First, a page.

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Is US-Mexico border secure enough? Immigration reform could hinge on answer.

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Border patrol officials say a historic decline in total apprehensions nationwide – from a peak of 1.6 million in 2006 to 356,873 in 2012 – is a sign of success. As further proof that the border is under control, the agency touts its record of intercepting a massive amount of smuggled drugs, and offers FBI statistics showing that crime is lower in border areas than in some parts of the US interior.

"The high-speed chases, the rollovers, the chaos that comes with a border out of control, that is no longer the norm," said Manuel Padilla, acting chief of the border patrol's Tucson sector, at a recent meeting. "That is no longer there."

The soft US economy has been a significant contributor to the drop in illegal entries – fewer jobs attract fewer immigrants. But other experts agree that the security surge has played a role in bringing apprehensions down to levels last seen in the early 1970s.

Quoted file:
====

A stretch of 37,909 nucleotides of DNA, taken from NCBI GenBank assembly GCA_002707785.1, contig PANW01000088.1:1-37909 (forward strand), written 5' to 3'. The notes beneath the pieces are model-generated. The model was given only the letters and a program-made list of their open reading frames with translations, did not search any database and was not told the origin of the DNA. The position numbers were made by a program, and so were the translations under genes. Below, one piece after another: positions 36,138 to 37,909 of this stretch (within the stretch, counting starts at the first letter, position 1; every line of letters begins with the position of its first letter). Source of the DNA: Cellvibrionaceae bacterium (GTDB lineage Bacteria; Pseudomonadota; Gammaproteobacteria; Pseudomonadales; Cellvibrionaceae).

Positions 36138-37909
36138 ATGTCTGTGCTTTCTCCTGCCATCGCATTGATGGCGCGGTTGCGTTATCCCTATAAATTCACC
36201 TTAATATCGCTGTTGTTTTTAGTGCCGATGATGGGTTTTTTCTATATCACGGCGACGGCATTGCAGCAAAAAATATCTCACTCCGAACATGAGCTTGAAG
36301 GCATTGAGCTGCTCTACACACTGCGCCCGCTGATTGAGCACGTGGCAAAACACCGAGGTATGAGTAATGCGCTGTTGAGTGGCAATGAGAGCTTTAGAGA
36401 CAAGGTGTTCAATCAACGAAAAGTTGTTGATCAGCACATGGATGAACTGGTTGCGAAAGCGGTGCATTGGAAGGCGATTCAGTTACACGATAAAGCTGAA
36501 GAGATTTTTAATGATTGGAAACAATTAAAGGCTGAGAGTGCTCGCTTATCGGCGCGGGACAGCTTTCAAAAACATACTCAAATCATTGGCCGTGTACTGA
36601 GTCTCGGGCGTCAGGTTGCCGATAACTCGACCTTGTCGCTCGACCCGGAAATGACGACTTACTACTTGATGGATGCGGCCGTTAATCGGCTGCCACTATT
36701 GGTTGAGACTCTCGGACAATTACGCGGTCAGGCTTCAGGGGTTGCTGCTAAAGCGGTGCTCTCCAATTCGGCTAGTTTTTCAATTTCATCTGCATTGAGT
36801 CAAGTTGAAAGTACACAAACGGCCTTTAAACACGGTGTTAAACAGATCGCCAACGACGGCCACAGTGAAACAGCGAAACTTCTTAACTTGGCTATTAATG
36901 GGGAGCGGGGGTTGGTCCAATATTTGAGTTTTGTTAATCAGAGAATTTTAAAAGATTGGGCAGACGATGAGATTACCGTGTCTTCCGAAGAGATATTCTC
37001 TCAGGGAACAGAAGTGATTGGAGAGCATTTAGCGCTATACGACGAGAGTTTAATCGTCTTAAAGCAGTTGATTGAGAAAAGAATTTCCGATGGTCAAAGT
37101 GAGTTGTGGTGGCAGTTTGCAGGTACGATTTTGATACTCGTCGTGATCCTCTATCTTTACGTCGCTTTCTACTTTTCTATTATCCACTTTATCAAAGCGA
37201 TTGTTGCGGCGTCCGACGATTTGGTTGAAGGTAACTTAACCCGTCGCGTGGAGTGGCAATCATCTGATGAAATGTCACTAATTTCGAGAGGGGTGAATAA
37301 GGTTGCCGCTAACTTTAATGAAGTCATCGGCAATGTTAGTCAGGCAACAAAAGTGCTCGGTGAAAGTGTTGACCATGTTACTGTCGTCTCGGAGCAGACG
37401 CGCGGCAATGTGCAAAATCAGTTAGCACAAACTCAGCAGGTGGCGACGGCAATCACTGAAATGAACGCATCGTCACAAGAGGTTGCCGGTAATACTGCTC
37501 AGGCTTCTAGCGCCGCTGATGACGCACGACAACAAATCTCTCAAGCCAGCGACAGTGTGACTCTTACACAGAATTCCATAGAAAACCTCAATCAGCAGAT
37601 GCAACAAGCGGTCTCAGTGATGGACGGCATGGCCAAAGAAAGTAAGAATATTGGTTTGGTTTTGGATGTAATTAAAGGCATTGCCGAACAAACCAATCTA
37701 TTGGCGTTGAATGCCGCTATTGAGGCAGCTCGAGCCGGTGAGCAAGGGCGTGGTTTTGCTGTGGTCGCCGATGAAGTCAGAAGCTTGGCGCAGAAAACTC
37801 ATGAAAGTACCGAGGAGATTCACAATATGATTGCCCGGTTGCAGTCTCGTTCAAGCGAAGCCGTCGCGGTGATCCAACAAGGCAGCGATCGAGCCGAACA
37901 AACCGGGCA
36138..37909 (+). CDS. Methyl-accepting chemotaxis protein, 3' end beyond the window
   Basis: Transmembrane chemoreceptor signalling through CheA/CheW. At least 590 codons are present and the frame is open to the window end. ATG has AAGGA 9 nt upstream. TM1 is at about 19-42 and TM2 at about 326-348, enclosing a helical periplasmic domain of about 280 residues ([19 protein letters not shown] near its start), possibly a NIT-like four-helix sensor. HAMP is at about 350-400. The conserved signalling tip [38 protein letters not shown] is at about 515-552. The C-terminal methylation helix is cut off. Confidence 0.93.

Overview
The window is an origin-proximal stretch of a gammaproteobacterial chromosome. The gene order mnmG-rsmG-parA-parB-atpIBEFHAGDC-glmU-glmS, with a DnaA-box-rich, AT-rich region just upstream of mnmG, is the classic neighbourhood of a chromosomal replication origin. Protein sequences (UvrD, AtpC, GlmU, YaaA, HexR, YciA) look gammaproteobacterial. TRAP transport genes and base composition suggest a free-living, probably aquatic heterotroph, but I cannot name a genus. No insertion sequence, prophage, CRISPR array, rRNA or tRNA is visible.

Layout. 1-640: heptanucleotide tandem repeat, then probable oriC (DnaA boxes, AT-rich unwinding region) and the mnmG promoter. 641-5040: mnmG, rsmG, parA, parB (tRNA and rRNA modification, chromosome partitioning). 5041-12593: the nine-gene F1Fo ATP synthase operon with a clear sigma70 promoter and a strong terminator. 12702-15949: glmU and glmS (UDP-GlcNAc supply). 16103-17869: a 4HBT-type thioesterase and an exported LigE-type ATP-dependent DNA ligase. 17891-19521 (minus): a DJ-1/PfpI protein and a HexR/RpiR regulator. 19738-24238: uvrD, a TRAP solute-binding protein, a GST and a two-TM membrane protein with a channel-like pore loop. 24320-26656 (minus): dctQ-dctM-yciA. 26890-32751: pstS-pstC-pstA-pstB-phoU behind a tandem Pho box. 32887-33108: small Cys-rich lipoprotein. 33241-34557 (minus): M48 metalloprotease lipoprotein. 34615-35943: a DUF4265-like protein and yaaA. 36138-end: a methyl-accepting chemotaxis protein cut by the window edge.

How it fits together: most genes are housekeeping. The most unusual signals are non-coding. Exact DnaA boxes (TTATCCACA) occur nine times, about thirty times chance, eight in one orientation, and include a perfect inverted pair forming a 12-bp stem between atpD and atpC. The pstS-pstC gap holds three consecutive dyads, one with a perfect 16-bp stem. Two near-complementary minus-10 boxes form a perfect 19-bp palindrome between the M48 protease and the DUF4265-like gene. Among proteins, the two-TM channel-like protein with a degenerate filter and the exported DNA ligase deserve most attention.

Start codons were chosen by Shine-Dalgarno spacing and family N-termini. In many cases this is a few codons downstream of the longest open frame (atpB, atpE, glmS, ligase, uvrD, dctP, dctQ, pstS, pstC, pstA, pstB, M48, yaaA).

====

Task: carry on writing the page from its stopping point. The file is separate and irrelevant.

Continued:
"The investments were really significant, and they had an effect," says Thad Bingel, former chief of staff for Customs and Border Protection in the Bush administration and a founding partner of Command Consulting Group, a security consultancy in Washington, D.C.

"It's much more difficult to cross the border in Arizona or California or Texas today than it was in 2005, and your chances of getting caught are much higher," he adds.

But that progress has come at a cost, some say. Congress's response to the 9/11 attacks not only changed the size of the border patrol but also its purpose. In 2003, when the border patrol became part of the newly created Department of Homeland Security (DHS), its mission was expanded to prioritize capturing terrorists and weapons of terror at the border.

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